No, our eyes don't have anywhere near as many as 500-600 megapixels. In fact, we have about 120 million rod cells, and about 6 millon cone cells. The rod cells are not color sensitive, and moreso, they fully saturate and shut down in normally bright light. So you have about 6 million "picture elements" per eye.
But that's not the whole story. You also have those 6 million pixels connected to a really powerful deep learning supercomputer. Your eyes experience constant microtremors, shifting just a bit as you view a thing, and your brain integrates information from multiple positions to boost the optical resolution by at least 4x. So you're really seeing in about 24 megapixels per eye -- though once again, cone cells are picture elements, but not exactly pixels.
The rod cells are active in low light, and yes, that's 120 million per eye and 480 million or so with image processing. But that's in very low, photon starved light. The reason the rods are so many and so small is that they're very sensitive to photons. But you'll never have enough photons while they're active for all that many rods to be firing all at once. Even though what you see in low light is the product of multiple rods firing over time, you still see with grain. Just as your camera does when it's photon-starved in low light.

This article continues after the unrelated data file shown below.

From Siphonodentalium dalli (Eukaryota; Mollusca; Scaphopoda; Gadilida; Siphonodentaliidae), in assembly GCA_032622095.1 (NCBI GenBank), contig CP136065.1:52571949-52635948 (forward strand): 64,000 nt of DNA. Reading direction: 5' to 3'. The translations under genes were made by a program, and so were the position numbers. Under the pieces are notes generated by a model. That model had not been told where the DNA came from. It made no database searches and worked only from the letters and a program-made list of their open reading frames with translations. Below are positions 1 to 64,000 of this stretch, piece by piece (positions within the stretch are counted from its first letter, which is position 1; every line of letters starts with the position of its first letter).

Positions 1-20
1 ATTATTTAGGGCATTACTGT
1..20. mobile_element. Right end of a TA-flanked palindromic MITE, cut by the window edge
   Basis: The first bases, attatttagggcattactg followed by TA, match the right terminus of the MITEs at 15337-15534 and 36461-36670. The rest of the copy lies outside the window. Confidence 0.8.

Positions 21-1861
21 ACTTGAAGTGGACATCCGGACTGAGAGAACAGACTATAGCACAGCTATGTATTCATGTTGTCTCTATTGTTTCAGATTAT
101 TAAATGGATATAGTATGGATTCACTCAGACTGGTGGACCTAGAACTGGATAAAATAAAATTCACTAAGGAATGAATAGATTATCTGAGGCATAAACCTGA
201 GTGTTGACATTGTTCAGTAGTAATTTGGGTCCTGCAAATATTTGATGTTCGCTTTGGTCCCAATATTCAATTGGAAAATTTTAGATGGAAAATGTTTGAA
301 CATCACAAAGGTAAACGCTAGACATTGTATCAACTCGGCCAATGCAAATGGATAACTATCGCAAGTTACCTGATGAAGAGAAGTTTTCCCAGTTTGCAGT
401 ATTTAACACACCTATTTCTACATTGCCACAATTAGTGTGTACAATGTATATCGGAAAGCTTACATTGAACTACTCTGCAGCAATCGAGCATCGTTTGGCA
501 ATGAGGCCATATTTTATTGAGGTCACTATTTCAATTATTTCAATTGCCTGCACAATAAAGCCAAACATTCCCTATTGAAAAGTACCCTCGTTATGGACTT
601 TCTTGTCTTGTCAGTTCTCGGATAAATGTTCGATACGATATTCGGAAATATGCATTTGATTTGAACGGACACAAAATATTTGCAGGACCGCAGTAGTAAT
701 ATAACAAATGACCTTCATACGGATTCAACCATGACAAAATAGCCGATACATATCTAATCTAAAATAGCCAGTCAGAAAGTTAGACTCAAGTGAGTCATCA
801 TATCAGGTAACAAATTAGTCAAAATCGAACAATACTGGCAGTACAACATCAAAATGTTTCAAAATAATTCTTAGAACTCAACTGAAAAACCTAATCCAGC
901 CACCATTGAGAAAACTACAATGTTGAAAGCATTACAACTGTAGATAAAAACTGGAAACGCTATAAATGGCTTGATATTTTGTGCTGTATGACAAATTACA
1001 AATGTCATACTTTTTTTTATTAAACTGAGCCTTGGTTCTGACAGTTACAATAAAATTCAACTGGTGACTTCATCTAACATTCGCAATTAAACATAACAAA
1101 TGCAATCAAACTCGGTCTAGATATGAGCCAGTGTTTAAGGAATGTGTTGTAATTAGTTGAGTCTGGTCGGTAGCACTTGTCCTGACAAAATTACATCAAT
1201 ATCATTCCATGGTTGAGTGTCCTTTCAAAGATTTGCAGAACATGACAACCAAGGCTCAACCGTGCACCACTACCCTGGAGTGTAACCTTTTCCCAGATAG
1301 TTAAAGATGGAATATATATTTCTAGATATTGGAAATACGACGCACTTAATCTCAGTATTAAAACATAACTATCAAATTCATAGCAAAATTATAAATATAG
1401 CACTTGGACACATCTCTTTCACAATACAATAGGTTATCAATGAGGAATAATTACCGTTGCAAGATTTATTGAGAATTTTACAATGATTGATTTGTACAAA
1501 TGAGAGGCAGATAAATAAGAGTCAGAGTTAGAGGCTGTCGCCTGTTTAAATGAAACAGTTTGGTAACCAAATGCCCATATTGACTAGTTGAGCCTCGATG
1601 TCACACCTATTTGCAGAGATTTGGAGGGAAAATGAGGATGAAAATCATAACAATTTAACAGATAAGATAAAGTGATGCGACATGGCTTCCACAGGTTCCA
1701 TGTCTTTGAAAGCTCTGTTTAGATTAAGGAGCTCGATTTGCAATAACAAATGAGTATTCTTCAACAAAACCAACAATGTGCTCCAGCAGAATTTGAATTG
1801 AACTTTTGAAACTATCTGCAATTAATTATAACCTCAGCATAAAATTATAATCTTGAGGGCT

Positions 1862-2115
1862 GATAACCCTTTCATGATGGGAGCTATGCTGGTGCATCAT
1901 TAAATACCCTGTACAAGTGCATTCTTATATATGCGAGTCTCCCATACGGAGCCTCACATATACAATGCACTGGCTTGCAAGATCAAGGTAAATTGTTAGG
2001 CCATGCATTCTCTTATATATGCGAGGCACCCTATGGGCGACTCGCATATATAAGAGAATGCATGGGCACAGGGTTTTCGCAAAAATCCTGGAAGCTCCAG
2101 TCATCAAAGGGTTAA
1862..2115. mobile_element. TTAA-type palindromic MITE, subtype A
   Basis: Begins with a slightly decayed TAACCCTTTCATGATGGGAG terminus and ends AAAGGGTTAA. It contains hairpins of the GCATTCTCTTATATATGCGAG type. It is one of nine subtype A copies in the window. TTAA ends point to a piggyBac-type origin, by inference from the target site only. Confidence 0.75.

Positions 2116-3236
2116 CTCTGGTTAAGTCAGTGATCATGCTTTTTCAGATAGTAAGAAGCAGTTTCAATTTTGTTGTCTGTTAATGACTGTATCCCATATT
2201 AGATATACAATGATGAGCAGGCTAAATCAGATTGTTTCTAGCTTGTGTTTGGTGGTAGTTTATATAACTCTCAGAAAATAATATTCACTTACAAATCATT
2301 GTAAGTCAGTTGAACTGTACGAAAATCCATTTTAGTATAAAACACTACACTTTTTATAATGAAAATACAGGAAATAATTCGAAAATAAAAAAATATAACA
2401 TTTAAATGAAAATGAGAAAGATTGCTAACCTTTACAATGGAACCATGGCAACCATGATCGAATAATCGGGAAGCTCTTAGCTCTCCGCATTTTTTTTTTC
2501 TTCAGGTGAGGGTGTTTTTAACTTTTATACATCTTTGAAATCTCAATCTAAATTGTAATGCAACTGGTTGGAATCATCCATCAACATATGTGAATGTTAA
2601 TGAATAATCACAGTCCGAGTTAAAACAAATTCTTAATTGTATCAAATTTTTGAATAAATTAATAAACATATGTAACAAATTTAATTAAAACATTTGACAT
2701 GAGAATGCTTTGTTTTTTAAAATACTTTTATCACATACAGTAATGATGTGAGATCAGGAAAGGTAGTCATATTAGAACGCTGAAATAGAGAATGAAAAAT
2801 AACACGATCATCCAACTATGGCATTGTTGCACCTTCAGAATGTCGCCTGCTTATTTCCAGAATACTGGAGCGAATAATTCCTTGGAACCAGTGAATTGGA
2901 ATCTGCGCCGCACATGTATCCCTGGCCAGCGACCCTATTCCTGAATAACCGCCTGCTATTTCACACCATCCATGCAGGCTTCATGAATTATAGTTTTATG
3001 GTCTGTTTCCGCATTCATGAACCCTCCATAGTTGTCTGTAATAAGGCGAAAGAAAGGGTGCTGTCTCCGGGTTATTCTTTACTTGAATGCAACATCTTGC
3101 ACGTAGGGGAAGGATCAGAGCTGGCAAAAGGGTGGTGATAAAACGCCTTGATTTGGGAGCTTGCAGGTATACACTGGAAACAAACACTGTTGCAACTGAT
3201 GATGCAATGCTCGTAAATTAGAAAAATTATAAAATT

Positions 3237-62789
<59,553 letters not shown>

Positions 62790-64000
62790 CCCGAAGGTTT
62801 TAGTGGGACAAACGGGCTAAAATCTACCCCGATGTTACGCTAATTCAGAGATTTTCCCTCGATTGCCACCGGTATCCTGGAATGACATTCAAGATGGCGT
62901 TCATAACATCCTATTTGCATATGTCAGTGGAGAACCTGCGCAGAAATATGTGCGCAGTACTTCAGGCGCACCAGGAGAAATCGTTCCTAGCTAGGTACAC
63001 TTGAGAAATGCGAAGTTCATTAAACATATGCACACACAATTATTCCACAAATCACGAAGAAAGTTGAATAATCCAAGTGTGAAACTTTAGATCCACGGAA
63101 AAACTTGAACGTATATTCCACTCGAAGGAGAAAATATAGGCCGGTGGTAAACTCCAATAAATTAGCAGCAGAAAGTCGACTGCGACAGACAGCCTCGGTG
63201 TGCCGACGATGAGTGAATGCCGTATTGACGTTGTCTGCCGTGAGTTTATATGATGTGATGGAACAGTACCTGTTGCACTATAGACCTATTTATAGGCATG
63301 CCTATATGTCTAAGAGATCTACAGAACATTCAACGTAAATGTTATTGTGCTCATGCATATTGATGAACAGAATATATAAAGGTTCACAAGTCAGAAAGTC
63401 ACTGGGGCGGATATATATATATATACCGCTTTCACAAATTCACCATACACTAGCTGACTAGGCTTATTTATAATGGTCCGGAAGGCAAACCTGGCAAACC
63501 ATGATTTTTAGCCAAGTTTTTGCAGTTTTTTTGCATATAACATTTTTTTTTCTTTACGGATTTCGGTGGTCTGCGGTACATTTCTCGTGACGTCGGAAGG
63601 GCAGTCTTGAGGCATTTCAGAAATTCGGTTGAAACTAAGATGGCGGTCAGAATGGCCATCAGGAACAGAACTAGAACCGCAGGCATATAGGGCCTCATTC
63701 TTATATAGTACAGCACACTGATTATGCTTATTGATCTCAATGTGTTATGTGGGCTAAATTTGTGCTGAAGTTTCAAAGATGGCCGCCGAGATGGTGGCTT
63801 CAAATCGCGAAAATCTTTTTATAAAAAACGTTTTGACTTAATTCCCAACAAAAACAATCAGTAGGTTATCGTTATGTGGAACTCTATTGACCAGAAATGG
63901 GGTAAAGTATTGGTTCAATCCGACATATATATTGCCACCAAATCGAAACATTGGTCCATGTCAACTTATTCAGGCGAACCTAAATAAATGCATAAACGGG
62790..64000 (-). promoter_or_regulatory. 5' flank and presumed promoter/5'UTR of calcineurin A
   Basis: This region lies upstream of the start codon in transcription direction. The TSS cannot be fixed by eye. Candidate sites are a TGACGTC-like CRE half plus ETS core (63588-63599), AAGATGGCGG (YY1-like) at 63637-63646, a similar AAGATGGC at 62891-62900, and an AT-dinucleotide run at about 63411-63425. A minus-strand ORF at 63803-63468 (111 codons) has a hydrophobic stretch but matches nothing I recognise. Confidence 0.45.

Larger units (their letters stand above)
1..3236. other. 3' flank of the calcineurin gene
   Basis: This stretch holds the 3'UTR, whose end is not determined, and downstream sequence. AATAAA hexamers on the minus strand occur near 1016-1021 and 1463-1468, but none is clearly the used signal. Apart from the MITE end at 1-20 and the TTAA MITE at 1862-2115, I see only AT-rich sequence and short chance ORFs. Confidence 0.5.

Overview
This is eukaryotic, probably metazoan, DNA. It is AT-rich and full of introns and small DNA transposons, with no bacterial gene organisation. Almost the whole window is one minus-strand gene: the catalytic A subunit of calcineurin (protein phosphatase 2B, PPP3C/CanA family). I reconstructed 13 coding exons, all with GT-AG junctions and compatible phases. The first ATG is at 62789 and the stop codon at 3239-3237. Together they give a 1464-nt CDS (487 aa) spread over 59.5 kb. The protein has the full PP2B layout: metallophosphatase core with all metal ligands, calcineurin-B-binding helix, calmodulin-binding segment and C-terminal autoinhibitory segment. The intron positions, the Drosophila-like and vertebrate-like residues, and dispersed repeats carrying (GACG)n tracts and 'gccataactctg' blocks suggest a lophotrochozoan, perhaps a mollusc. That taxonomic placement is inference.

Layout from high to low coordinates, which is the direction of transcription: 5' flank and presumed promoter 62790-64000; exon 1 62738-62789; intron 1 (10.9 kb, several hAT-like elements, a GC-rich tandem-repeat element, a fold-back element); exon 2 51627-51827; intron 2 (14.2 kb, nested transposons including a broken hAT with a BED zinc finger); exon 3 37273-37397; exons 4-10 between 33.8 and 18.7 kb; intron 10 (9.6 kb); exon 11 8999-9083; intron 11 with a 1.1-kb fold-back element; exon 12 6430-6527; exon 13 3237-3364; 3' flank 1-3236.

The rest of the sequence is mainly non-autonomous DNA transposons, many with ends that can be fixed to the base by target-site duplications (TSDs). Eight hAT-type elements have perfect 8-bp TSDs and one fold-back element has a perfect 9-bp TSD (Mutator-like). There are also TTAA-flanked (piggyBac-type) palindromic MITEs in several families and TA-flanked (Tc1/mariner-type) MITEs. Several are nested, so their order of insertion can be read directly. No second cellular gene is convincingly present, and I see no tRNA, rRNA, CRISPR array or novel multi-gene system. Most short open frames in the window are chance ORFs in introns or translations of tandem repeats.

Samsung will have the same problem. Right now, they're using 800nm pixels in those 108 megapixel chips in the Xiaomi and the S20 Ultra, and in the 64 megapixel chips, and the 48 megapixel chips. Samsung's got a few 700nm chips as well, mostly used for tetracell selfie cameras. But they're probably not going any smaller. For one, the signal to noise level increases as your sensor's ability to capture a large number of photons diminshes, which it always will as the size shrinks.
Rod cells in the eyes are much larger, about 2um in diameter. And cones larger still. The eye's "sensor area" is actually quite a bit larger than that of a full frame camera, but maybe not so obviously, because of course it's curved, not flat. In fairness to the Samsung, today's silicon photodiodes have a quantum efficiency as high as 95%, while
Secondly, the wavelength of far red light is around 700nm. Correct color capture could be an issue going any smaller.